OpenSSL

Cryptography and SSL/TLS Toolkit

Vulnerabilities

If you think you have found a security bug in OpenSSL, please report it to us.

Show issues fixed only in OpenSSL 3.3, 3.2, 3.1, 3.0, 1.1.1, 1.1.0, 1.0.2, 1.0.1, 1.0.0, 0.9.8, 0.9.7, 0.9.6, or all versions

Fixed in OpenSSL 3.3

2024

CVE-2024-5535 SSL_select_next_proto buffer overread [Low severity] 26 June 2024:
Issue summary: Calling the OpenSSL API function SSL_select_next_proto with an empty supported client protocols buffer may cause a crash or memory contents to be sent to the peer.
Impact summary: A buffer overread can have a range of potential consequences such as unexpected application beahviour or a crash. In particular this issue could result in up to 255 bytes of arbitrary private data from memory being sent to the peer leading to a loss of confidentiality. However, only applications that directly call the SSL_select_next_proto function with a 0 length list of supported client protocols are affected by this issue. This would normally never be a valid scenario and is typically not under attacker control but may occur by accident in the case of a configuration or programming error in the calling application.
The OpenSSL API function SSL_select_next_proto is typically used by TLS applications that support ALPN (Application Layer Protocol Negotiation) or NPN (Next Protocol Negotiation). NPN is older, was never standardised and is deprecated in favour of ALPN. We believe that ALPN is significantly more widely deployed than NPN. The SSL_select_next_proto function accepts a list of protocols from the server and a list of protocols from the client and returns the first protocol that appears in the server list that also appears in the client list. In the case of no overlap between the two lists it returns the first item in the client list. In either case it will signal whether an overlap between the two lists was found. In the case where SSL_select_next_proto is called with a zero length client list it fails to notice this condition and returns the memory immediately following the client list pointer (and reports that there was no overlap in the lists).
This function is typically called from a server side application callback for ALPN or a client side application callback for NPN. In the case of ALPN the list of protocols supplied by the client is guaranteed by libssl to never be zero in length. The list of server protocols comes from the application and should never normally be expected to be of zero length. In this case if the SSL_select_next_proto function has been called as expected (with the list supplied by the client passed in the client/client_len parameters), then the application will not be vulnerable to this issue. If the application has accidentally been configured with a zero length server list, and has accidentally passed that zero length server list in the client/client_len parameters, and has additionally failed to correctly handle a "no overlap" response (which would normally result in a handshake failure in ALPN) then it will be vulnerable to this problem.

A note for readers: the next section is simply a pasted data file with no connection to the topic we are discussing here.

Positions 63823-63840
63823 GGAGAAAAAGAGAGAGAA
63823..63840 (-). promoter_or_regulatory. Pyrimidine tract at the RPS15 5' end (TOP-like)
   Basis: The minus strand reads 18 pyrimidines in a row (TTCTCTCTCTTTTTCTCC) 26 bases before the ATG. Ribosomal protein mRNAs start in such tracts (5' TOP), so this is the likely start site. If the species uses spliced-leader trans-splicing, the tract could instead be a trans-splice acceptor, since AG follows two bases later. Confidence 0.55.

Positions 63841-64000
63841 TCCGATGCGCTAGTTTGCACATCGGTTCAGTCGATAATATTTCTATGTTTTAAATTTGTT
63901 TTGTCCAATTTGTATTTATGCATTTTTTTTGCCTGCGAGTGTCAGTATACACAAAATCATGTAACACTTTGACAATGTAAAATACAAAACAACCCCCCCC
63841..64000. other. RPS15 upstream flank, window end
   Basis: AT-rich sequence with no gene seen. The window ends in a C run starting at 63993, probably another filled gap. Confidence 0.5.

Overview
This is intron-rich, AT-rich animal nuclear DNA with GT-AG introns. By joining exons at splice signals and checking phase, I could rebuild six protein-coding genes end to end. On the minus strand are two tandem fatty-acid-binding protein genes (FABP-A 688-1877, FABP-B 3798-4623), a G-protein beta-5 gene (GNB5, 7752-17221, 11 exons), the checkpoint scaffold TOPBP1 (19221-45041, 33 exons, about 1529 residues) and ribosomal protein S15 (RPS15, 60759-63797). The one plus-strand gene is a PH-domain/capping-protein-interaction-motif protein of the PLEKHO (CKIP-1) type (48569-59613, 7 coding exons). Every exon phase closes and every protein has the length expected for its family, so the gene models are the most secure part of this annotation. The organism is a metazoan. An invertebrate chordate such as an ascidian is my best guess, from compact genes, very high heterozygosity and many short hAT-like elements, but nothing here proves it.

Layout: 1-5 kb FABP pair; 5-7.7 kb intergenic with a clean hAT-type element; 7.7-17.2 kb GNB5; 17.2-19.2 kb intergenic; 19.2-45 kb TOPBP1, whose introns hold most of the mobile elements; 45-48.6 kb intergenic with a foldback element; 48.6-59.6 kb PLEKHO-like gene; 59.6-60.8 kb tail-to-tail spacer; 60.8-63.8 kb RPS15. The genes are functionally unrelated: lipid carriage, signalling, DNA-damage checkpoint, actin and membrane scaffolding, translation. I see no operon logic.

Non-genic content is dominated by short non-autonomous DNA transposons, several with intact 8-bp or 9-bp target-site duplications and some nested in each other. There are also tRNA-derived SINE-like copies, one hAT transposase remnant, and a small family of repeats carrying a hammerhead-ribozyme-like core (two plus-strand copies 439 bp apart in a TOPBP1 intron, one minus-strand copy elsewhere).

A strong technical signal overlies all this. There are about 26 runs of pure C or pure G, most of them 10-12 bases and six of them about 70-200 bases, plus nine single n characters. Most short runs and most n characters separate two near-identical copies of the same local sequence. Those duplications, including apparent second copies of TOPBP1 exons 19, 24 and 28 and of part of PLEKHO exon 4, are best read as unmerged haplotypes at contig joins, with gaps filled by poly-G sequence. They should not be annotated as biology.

In the case of NPN, the protocol permits the client to opportunistically select a protocol when there is no overlap. OpenSSL returns the first client protocol in the no overlap case in support of this. The list of client protocols comes from the application and should never normally be expected to be of zero length. However if the SSL_select_next_proto function is accidentally called with a client_len of 0 then an invalid memory pointer will be returned instead. If the application uses this output as the opportunistic protocol then the loss of confidentiality will occur.
This issue has been assessed as Low severity because applications are most likely to be vulnerable if they are using NPN instead of ALPN - but NPN is not widely used. It also requires an application configuration or programming error. Finally, this issue would not typically be under attacker control making active exploitation unlikely.